Garments and footwear may become costlier from January as plans are afoot to raise goods and services tax (GST) on these products from 5% to 12% to correct the existing inverted duty structure, two people aware of the development said.

The GST Council had on 17 September announced its decision to correct the duty inversion on textiles and footwear value chain from 1 January. At the time, it did not disclose details of the tax rates. Higher duty on raw materials as compared to finished products leads to an inverted tax structure, making it difficult for manufacturers to claim input tax credit (ITC), and the burden is finally passed on to the consumer.

Under the ITC system, a GST-registered business is entitled to claim levies already paid on inputs to manufacture a product, or supply a service, or both, before making a final sale to prevent cascading of taxes and to lower the tax burden.

A 12% GST rate is under consideration for a bulk of products under the two segments—textiles and footwear—that will effectively correct duty inversions and allow manufacturers to claim the full ITC, the people cited above said on condition of anonymity.

“As manufacturers are expected to pass on the ITC benefit to consumers, the impact of raised tax on the end price will only be marginal,” one of the two people said, adding a final decision will be taken by the GST Council.

The finance ministry did not respond to an email query.

The GST Council may continue the dual rate structure which will be 12% for the bulk of apparel and footwear meant for the masses and 18% on higher-value products for rich customers, especially on footwear, for social equity, the second person said.

“A uniform 12% tax is likely to be levied on all garments, but there could be a possibility of two slabs for footwear, 12% for items of mass consumption of up to Rs. 1,000) and 18% for the rest,” the person said. Currently, apparels costing up to Rs. 1,000 attract 5% GST, while a 12% levy is imposed on garments of higher value. Similarly, GST on footwear priced at Rs. 1,000 or less is 5%, while others attract 18% levy.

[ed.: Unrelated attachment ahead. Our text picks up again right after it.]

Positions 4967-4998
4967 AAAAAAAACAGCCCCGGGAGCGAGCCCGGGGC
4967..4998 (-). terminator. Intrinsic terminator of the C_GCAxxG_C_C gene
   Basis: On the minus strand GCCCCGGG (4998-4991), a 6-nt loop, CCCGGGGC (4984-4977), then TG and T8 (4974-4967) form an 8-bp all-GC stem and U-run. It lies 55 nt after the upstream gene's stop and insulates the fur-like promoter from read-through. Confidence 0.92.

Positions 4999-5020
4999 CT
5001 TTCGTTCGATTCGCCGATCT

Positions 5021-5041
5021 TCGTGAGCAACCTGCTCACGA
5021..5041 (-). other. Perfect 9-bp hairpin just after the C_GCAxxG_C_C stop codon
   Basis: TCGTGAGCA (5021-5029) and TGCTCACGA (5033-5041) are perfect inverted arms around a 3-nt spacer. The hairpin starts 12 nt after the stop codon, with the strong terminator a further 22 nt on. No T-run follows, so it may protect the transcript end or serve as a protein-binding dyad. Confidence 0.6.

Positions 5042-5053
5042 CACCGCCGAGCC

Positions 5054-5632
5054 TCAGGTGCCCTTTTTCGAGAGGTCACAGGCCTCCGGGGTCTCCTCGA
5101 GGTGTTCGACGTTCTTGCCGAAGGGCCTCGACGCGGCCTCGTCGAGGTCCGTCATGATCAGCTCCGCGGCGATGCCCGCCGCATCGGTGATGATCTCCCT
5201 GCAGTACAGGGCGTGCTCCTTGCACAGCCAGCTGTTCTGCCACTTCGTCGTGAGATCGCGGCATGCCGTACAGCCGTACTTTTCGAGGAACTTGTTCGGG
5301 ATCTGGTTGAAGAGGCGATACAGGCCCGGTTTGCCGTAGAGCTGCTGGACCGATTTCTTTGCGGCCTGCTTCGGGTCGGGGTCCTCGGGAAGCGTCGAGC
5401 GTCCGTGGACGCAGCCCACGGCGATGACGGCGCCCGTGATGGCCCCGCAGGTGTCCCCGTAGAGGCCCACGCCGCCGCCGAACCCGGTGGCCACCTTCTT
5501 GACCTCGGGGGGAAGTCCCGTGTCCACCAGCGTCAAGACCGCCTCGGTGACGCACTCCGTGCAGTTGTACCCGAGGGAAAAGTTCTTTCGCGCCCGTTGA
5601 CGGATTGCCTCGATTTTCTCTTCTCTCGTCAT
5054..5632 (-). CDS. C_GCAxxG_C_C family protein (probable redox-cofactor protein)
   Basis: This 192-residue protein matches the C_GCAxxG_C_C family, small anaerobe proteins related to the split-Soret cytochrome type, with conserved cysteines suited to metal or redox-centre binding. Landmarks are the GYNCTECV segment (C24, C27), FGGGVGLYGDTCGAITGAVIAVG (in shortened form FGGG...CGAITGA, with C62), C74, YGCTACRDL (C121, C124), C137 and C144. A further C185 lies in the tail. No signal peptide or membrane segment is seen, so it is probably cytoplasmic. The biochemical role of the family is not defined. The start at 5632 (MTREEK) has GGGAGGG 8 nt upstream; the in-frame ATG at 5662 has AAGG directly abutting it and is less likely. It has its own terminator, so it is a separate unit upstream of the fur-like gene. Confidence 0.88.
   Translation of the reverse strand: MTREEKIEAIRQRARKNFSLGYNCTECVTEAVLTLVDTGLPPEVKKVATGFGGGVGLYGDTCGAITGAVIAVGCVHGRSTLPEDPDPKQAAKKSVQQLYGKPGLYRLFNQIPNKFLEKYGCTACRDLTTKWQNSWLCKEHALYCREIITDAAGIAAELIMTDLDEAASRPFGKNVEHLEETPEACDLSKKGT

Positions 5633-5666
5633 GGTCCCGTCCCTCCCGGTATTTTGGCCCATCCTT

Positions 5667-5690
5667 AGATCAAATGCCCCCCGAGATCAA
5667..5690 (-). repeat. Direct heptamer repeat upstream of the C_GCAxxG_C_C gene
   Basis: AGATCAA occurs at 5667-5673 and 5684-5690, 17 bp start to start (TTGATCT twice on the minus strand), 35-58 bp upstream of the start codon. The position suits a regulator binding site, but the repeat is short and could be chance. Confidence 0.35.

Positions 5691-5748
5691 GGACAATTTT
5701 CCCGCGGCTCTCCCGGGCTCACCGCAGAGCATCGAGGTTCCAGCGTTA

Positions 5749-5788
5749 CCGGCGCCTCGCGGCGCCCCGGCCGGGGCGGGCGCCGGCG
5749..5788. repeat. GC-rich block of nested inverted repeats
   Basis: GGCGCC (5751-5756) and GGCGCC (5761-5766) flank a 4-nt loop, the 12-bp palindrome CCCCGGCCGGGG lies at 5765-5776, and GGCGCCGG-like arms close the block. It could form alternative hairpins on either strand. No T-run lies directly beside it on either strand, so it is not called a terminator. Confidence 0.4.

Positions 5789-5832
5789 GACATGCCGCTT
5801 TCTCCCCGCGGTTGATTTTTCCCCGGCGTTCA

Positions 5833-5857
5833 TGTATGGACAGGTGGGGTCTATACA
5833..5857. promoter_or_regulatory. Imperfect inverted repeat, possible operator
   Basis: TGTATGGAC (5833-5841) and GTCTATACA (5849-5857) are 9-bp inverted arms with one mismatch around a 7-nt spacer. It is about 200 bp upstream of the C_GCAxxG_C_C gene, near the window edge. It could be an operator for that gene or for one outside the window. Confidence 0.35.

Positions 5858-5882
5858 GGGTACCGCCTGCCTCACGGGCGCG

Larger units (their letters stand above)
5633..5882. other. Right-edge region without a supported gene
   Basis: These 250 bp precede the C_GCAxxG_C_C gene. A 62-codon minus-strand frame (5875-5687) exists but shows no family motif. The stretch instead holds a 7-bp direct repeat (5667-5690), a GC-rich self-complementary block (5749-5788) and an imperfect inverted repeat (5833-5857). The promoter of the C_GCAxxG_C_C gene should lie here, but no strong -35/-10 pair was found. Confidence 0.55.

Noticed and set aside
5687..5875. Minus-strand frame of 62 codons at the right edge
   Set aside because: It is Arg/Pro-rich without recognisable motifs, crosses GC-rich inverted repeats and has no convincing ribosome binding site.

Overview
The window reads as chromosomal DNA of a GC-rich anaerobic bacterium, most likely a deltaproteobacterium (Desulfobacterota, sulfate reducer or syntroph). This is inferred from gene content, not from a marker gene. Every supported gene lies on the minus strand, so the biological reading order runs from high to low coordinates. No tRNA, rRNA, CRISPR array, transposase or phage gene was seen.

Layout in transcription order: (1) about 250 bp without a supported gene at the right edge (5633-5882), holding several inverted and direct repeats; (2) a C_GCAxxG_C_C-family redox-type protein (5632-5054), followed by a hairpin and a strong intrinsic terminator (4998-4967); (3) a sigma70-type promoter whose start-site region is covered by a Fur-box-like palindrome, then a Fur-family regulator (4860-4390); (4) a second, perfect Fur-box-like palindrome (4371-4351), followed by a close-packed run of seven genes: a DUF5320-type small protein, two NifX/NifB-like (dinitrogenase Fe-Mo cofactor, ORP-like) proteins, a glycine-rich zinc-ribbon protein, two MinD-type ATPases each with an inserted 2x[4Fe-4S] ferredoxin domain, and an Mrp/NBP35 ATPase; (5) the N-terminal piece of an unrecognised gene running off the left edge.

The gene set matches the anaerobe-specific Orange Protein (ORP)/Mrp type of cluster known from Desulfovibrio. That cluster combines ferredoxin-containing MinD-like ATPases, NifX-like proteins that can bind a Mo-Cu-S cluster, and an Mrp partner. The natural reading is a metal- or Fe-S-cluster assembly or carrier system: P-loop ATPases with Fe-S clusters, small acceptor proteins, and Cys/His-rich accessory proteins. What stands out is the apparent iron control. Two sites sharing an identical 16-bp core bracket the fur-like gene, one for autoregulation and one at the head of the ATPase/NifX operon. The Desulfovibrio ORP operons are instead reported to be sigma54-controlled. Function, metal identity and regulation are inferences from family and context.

The textiles sector is currently suffering from severe duty inversion across the value chain that ranges from 5% to 18%. While cotton and natural fibre, as well as yarn, are in the 5% GST slab, tax on man-made fibre is 18% and man-made yarn is 12%. Fabric attracts only 5% GST, but garments attract dual tax of 5% (for products priced up to Rs. 1,000) and 12% (for the rest).

Similarly, in the footwear sector, soles, components, chemicals, consumables, services, and capital goods attract 18% GST, technical textiles (used in the manufacturing of footwear) have a 12% tax and leather attracts a levy of 5%. As 70% of the cost of footwear comes from these inputs, a 5% tax on end product costing up to Rs. 1,000 creates inversion.

M.S. Mani, senior director at consultancy firm Deloitte India said the duty inversion creates situations where refunds are sought for higher taxes paid on inputs, leading to working capital issues for the impacted businesses and increased scrutiny work for GST authorities. “The move is in the right direction as manufacturers will be able to reduce their working capital and improve their cash flows, and consumers could benefit too if the manufacturers pass on the benefits from improved cash flows through lower prices on the products,” Mani said.

Sunil Kumar, DGM at tax research and advisory firm Taxmann said the proposed changes “would be a sign of relief” for the two sectors. “Further, it would also slightly increase the price of footwear and garments and thus, would have an impact on a large number of consumers,” he added.

Manali bhanushali
Author: Manali bhanushali

Manali Bhanushali